For all the good work that they were doing, he wanted to give something in return. When he asked them what the urgent requirements were they revealed that there was a dire need for a PET scan machine as well as a genetic laboratory.

A CT scan and on the right the PET scan clearly lighting up the cancerous areas

He too had felt the need of the PET scan machine for his son has already had around 10 PET scans, costing more than a million rupees.

Using his business acumen, he has now set in motion a plan to raise the Rs. 200 million required to purchase a PET scan machine for the National Cancer Institute.

The money is trickling in, with contributions ranging from Rs. 50 to a million rupees being credited towards this worthy cause every minute.

Rupee by rupee, Mr. Mohamed is sure that his dream of getting the PET scan machine for Maharagama will see the light of day, helping hundreds of men, women and children who cannot afford to get these scans in the private sector and face death, in vain, for lack of money.

Every little bit counts

Appealing to each and every Sri Lankan to give of their mite, Kadijah Foundation President M.S.H. Mohamed has initiated a drive to collect the Rs. 200 million to purchase the essential PET scan machine for the National Cancer Institute at Maharagama.

Contributions may be sent to:

Bank Account: 0071275069 at the Bank of Ceylon, Maharagama, Sri Lanka, with the Account Name: National Cancer Institute, Maharagama. The Swift Code is: BCEYLKLX, Branch Code is: 055 and the Bank Code is: 7010.

For more information, please contact Phone: 0094-11-2897377/78; E-mail: info@fightcancer.lk or check out the website: www.fightcancer.lk

Mr. Mohamed has also set up a small army of 70 ‘Fight Cancer Soldiers’ to continue to support the National Cancer Institute, while there is an active ‘Fight Cancer Team’ WhatsApp Group.


Why the PET scan matters

It is Consultant Paediatric Oncologist Dr. Mahendra Somathilaka attached to the National Cancer Institute who dwells on the importance of the PET scan machine in treating certain cancers.

Before explaining the need for PET scans, he stresses that cancer is not equal to a death sentence. “Cancer is a curable disease. It is a myth that cancer is equivalent to a death sentence. Eighty percent of those who are afflicted by leukaemia and haematological malignancies can be cured.”

Focusing on malignancies, he says that whenever someone has a lump or growth, a biopsy is carried out to confirm whether it is a cancer. Once that is confirmed, there is a need to determine whether it has spread to other sites of the body. This ‘staging’ is done through clinical examination along with radiological imaging. Radiological imaging plays a main role as it provides solid evidence of what the situation is within/inside the body.

“Presently, we make a clinical diagnosis depending on the symptoms and then get either a Computed Tomography (CT) scan or Magnetic Resonance Imaging (MRI). However, CTs and MRIs are a little less sensitive, as in some patients differentiation between normal tissue and cancerous tissue is difficult. This is because cancer tissues can mimic a normal structure,” says Dr. Somathilaka, pointing out that this is why for staging the more sensitive PET scan is needed. CTs and MRIs may sometimes lead doctors astray that the cancer is localised (in the place where detected), even though there are other metastatic areas. This would result in under-treatment of the cancer. However, the PET scan will clearly light up the cancerous tissue.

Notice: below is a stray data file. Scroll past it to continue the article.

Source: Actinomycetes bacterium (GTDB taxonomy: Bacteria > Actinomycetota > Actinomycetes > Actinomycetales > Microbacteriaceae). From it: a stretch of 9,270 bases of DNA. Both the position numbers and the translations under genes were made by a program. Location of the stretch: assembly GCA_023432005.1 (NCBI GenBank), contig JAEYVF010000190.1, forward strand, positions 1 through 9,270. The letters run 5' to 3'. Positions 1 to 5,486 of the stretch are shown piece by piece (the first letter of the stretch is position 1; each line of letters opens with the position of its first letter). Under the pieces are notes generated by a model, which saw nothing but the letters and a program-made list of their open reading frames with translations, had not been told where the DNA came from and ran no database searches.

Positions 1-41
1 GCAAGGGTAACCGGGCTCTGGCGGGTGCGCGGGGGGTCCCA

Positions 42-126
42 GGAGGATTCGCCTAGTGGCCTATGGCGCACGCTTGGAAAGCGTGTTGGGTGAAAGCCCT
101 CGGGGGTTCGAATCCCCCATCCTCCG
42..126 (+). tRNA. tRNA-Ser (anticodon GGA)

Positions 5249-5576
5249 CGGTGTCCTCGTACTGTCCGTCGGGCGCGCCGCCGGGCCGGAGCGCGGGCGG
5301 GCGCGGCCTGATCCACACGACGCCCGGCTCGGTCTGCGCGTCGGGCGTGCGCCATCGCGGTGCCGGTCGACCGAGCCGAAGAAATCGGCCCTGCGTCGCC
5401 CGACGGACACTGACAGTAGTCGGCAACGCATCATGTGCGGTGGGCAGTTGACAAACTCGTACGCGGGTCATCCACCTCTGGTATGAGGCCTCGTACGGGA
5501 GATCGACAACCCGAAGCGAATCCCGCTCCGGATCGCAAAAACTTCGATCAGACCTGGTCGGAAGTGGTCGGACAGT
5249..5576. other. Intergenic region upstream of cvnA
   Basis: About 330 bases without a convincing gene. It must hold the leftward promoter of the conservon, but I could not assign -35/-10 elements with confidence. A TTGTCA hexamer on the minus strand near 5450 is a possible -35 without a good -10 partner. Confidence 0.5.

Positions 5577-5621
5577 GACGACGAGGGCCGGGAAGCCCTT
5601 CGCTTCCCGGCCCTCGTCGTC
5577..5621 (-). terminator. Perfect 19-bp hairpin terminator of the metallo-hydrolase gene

This Cancer Specialist who treats children and adolescents cites the example of a tumour such as Ewing’s sarcoma where without a PET scan, surgery is done under the assumption that it is localised. However, a PET scan may catch other metastatic areas such as a small lump in the lung. Then there will be no under-treatment.

“A different scenario could arise when we feel the lymph nodes and think the cancer has spread and thus over-treat the malignancy. The PET scan is a standard test in the case of lymphomas,” he says, pointing out that a CT scan may, meanwhile, show a small lesion, which the doctors would treat with high doses of chemotherapy. But it could be some normal tissue and the over-treatment could kill the patient as the side-effects of the chemotherapy are very toxic.

PET scans, however, would indicate both the primaries and the other metastatic areas, it is learnt. After initial treatment too, a second PET scan would help assess the effectiveness of the treatment and the response of the cancer and depending on the findings – whether there has been a retardation or not – medications can be changed or therapy switched to suit the patient.

“In 70-80% of those having solid tumours, especially sarcomas and some cancers, PET scans are essential,” says Dr. Somathilaka.

Showcasing Sri Lanka’s achievements, he says that in the treatment of leukaemia (blood cancer), the country is only slightly below western standards but in the treatment of solid tumours “we are quite substandard”.

Referring to how PET scans work, he explains that cancer cells are highly active metabolically and need more energy than normal cells. They take up the energy from glucose. When taking a PET scan, a radioactive dye attached to synthetic glucose molecules is injected into the patient. When the cancer cells take the synthetic glucose, the radiological substance lights up, clearly showing active and non-active areas.